On June 15 and 16, 2011, over 80 delegates from the largest French universities (Grenoble, Lyon, Montpellier, Nancy, Nantes, Orléans, Paris, Strasbourg & Toulouse) met at the Institut de Physique du Globe de Paris (IPG-Paris) for a workshop on the Deep Carbon Observatory (DCO). The workshop was organized by Pierre Cartigny (IPG-Paris) and James Badro (IMPMC) under the guidance of Claude Jaupart (IPG-Paris and DCO Executive Committee member). Bob Hazen (Geophysical Laboratory, Carnegie Institution of Washington and DCO Principal Investigator) and French scientists (M. Ader, P. Allard, J. Badro, I. Daniel, B. Marty, M. Pichavant) active within the DCO’s four directorates were also present.
The purpose of the workshop was twofold: (1) to inform French colleagues about the existence, structure and organization of the DCO; and (2) to encourage the French scientific community to meet and work in a more integrated manner to tackle the scientific questions central to the DCO’s efforts.
The meeting’s first morning was devoted to understanding the DCO structure and organization. After Claude Jaupart opened the workshop, Bob Hazen presented the goals of the DCO initiative, its main scientific questions, its structure and how the scientific community can become involved. The morning session ended with a News and Views section, with a representative member giving an update on the lastest information, including future concept papers and proposal deadlines, for each DCO directorate.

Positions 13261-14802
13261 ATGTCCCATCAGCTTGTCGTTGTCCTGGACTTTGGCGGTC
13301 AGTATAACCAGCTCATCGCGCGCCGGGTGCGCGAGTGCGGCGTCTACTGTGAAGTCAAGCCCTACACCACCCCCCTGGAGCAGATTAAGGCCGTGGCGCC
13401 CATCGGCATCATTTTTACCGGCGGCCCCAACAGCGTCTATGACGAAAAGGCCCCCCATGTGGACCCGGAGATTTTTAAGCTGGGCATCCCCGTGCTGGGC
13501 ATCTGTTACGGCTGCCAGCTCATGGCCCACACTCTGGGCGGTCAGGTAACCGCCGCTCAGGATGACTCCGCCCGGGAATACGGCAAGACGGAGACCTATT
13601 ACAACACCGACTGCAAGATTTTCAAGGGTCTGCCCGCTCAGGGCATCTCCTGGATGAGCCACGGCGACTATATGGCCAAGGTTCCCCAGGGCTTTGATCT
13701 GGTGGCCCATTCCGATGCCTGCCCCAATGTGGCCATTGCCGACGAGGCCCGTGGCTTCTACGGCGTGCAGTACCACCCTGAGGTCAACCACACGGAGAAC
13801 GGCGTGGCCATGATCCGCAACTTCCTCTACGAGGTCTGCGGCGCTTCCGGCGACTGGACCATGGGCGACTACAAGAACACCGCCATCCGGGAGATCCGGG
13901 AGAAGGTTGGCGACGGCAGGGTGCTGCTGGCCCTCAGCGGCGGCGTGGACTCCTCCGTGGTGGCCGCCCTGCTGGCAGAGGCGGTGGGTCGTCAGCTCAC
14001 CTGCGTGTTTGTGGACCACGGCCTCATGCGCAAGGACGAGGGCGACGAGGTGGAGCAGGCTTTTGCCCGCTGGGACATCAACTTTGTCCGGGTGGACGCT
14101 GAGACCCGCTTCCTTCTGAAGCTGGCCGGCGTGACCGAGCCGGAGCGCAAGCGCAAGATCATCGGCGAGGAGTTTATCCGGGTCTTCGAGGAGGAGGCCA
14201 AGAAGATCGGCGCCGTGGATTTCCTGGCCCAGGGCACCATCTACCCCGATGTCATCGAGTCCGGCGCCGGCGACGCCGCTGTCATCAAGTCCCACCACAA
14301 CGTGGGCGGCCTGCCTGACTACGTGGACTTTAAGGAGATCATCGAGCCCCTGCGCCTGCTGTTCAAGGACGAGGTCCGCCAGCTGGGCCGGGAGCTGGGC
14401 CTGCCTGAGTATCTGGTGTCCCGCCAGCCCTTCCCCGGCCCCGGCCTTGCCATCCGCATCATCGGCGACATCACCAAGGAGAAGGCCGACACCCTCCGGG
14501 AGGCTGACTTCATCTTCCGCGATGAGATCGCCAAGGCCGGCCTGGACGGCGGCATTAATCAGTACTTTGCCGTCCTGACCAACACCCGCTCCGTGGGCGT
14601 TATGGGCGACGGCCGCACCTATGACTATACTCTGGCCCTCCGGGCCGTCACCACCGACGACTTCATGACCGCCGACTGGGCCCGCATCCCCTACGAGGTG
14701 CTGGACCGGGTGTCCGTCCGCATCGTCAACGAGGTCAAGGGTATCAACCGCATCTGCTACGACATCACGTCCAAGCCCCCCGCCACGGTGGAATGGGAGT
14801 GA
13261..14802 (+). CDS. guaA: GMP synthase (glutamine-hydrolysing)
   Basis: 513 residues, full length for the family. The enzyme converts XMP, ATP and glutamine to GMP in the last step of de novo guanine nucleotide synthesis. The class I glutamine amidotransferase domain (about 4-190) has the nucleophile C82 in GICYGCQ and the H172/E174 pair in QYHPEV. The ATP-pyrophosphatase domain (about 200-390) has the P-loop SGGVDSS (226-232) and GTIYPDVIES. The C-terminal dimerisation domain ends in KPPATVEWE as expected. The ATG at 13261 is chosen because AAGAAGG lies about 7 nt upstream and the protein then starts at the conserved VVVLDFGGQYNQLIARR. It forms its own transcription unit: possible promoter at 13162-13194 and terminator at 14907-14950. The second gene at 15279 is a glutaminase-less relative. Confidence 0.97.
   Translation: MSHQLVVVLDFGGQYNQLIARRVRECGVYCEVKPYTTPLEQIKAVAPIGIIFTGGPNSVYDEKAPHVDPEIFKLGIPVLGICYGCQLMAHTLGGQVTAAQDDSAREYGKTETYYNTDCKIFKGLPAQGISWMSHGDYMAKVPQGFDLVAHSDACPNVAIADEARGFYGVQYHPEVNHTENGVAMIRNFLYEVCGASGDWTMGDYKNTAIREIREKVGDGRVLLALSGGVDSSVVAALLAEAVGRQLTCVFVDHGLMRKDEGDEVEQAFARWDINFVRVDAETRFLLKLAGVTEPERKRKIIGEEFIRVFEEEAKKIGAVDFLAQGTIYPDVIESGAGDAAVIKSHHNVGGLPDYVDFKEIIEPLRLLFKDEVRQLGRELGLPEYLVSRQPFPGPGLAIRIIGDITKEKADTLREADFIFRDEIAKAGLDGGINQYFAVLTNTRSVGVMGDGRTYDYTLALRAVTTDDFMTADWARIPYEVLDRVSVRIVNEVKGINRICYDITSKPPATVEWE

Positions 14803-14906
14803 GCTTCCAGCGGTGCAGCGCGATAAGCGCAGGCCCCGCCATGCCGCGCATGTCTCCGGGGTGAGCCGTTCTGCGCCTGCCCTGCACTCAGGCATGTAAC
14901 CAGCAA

Fifteen scientific presentations on June 15th focused on the deepest carbon, i.e., in the mantle and in the core. Several presentations were devoted to estimating carbon fluxes degassed from the mantle which relate to the still debated carbon content of the mantle. Different methods were emphasized, including new ones such as using electrical conductivity to determine carbon distribution at depth. The underestimated role of carbon (either from the mantle or resulting from the assimilation of sediments) in driving volcanic eruptions was emphasized from both the perspectives of geochemistry and experimental petrology. There is significant progress that can be made in this field in the near future.
Heterogeneities in mantle carbon content and isotope composition were highlighted with an emphasis, to interpret these, on our restricted knowledge on both the behaivor of carbonate liquids at depths, and of carbon isotope fractionation factors at high pressure and temperature. The day ended with a series of presentations on the carbon content in the core and how combined experimental and ab-inito studies can bring further insights on this debated matter.
Presentations on June 16th focused on shallower carbon within the continental and oceanic crust. Ten presentations illustrated a wide range of investigations and advances particularly made through the ongoing studies of CO2-sequestration. These include the study of kinetic carbonation reactions either abiotic or biotically-mediated, and satellite-based methods to monitor CO2 fluxes from space.
These approaches all have bearing on the study of the altered oceanic crust which remains one of the least constrained reservoirs on Earth. In particular, methods under discussion could be applied to the study of samples recovered during the Mohole deep drilling project. Finally, the neglected role of mantle and metamorphic CO2-degassing in convergent areas was emphasized and it was proposed that it could be quantified from the geochemistry of rivers.
The afternoon was devoted to open discussions with the objective of having the scientific community working in a more integrated manner to address scientific questions of importance to the DCO now and in the future. Above all, IPGP hopes to build a group of advocates to request a dedicated funding initiative at the Agence Nationale de la Recherche (the French NSF).
Report courtesy of Pierre Cartigny (IPG-Paris)